Wednesday, February 27, 2013

Off to the editing cave, or I'm not here today

I’ve run off for the revising caves, and I’m frantically working on my manuscript. I’m so giddy right now, I don’t know that I’m entirely sane. I’m supposed to hate this part, or rather, I usually hate this part. But, But! It’s working.

I’m starting to feel a little bit like Dr. Frankenstein…

I’m just hoping that my monster isn’t as hashed together as Frankenstein’s monster.

Back to the editing cave, because “It’s almost alive” just doesn’t have the right finality to it.

Monday, February 25, 2013

The silent frenzy of waiting: How three months can drain away.

No, I’m not talking about waiting for agents. Waiting for agents is a little like waiting for Godot (the point of the play was that you should get on with your life because no one can give you enlightenment). No, I’m talking about the waiting for things you know will get a response, job applications, scholarships, college applications. The waiting for something that will change your life.  

When I was in high school, I applied to four universities (I had a back up whose deadline was after the reply time for all four). Each had its own special slice of awesome, and I wanted to go to each for a particular reason. I would have filled out the standard requested seven, but who am I kidding, application fees were a lot of money then (like how could I have realized that application fees were just the start), and I didn’t have that many places I was willing to live in since I was from a town of 850 people total.

So my mom and I toured the Oregon and Washington coast in search of the perfect college. I didn’t need much, I just wanted a place with a rigorous physics department and a kick ass creative writing department (nothing much really). We got to University of Washington, and I pretty much fell in love. We saw a couple of liberal arts colleges, but it was pretty obvious that only the big colleges had physics departments, so no liberal arts college for me.

We got home, and I applied to the University of Washington, hot to trot to start my new life as the sophisticated physics student from Washington. The other three colleges were actually second and third choices. I applied to the University of Arizona because they had a big Lunar Program. I applied to the University of California Santa Barbara on a whim because my academic advisor said Sally Ride taught physics there. I applied to UC Irvine because they told me it was rural.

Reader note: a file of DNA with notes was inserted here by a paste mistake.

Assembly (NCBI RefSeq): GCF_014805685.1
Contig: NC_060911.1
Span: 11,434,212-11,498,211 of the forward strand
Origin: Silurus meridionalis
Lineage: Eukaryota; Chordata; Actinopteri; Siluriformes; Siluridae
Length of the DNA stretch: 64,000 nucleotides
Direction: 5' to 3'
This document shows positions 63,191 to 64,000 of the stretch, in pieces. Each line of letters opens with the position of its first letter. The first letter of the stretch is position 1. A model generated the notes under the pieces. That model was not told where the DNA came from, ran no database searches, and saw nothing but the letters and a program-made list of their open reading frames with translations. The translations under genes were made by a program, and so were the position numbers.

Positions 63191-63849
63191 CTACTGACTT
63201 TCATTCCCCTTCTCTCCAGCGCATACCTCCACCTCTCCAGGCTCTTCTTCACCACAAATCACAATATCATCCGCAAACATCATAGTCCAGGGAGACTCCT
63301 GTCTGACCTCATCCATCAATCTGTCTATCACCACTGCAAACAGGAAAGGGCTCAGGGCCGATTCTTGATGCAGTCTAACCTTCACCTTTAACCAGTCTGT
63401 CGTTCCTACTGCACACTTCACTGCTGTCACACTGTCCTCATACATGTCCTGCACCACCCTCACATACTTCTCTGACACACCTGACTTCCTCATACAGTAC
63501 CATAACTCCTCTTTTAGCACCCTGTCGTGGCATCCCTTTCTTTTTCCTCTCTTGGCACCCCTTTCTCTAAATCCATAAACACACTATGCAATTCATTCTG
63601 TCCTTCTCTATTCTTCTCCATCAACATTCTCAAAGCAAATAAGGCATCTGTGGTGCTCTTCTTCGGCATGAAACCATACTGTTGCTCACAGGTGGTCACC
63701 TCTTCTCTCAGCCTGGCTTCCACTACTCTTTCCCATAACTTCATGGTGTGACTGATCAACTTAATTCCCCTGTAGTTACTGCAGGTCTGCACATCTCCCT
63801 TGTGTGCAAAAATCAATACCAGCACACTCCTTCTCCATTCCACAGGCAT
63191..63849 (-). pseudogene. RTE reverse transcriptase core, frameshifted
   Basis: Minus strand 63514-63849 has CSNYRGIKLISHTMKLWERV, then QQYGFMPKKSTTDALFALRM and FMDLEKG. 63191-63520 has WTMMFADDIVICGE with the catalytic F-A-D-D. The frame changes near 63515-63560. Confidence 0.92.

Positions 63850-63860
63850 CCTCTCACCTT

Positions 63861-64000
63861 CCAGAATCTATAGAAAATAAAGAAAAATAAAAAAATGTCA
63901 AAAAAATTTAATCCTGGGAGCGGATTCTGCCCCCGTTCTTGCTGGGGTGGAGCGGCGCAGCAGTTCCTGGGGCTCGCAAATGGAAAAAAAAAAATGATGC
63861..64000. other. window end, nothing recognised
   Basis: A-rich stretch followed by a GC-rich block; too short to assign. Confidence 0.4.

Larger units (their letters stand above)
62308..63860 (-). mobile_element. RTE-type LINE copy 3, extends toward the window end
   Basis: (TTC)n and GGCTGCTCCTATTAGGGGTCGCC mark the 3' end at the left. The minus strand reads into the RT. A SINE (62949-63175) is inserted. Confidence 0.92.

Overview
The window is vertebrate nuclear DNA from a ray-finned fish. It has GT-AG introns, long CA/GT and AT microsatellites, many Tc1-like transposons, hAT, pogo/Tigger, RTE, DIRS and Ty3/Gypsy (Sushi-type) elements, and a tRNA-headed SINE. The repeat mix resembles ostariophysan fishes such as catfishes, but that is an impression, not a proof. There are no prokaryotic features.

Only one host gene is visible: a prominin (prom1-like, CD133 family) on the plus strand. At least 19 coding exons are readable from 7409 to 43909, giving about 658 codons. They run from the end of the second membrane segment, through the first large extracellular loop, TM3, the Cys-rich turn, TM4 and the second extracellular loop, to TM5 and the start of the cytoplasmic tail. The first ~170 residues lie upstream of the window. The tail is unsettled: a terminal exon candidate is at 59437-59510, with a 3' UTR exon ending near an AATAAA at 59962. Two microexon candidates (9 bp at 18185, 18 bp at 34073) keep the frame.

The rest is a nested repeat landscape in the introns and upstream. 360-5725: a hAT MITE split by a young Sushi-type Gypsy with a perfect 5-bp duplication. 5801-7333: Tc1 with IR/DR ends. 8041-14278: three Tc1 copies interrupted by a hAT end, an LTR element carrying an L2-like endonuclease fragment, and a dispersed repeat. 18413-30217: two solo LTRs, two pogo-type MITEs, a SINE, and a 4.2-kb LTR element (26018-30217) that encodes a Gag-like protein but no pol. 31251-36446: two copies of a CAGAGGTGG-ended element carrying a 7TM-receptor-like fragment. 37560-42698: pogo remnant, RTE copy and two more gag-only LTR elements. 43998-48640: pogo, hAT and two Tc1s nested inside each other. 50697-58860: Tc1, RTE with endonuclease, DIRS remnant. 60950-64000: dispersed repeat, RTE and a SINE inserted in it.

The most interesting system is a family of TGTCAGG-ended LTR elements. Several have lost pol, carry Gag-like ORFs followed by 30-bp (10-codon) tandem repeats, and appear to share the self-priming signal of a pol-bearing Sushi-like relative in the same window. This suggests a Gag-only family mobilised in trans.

But those other three were just backups in the same way that you sometimes carry back up clothes in your car just in case something happens and you need to change for no reason. Which is to say, they weren’t well researched, or well vetted.

From January till March I checked the mail every single day. I trusted no one to open that mail box but me. What if my mom opened the mailbox and somehow lost the acceptance letter between the mailbox and the house (it was a long driveway, it could happen). Or worse, what if the acceptance letter could sense my lack of dedication to the University of Washington by letting my mom pick up the letter? What if it turned itself into a rejection letter at my lack of commitment?

Needless to say, I fretted a lot about that letter. I had written a good application. I had done everything I could. I had good grades, a good essay (first and last for that), and above all, I was a highly motivated (read: obsessive) student willing to work hard for the greatness of physics. I skipped hanging out with my friends to be the one to check the mail. I opted to do extra chores. I started a novel I didn’t finish. I sent my first short story to collect my first rejection letter. I took it as a sign that I probably wouldn’t make it as a writer, but that didn’t matter. I was going to make it as a physicist. I was going to chase down that dream.

Still I waited. I waited. I waited.

I didn’t do much but wait. I’d check the mail, and even then, even knowing that tomorrow’s mail wouldn’t be there for a whole 24 hours, I waited.

And then the letter came. I opened the mailbox, and there it was, hiding with all the bills. I knew the moment I saw it. I knew. It was a small envelope, and acceptance letters came with a ton of propaganda. Maybe it was an acceptance letter saying my real propaganda packet would be on its way soon, but they couldn’t bear to wait another second to tell me yes. I took two steps with that hopeful lie curled around my knotting stomach.

By the time I was halfway up the driveway, I knew the voice for a pathetic liar. I’d never heard of anyone getting speedy acceptance letter. It wasn’t looking good. So, knowing my fate for that of a walking college corpse, I hid in my room and opened the letter.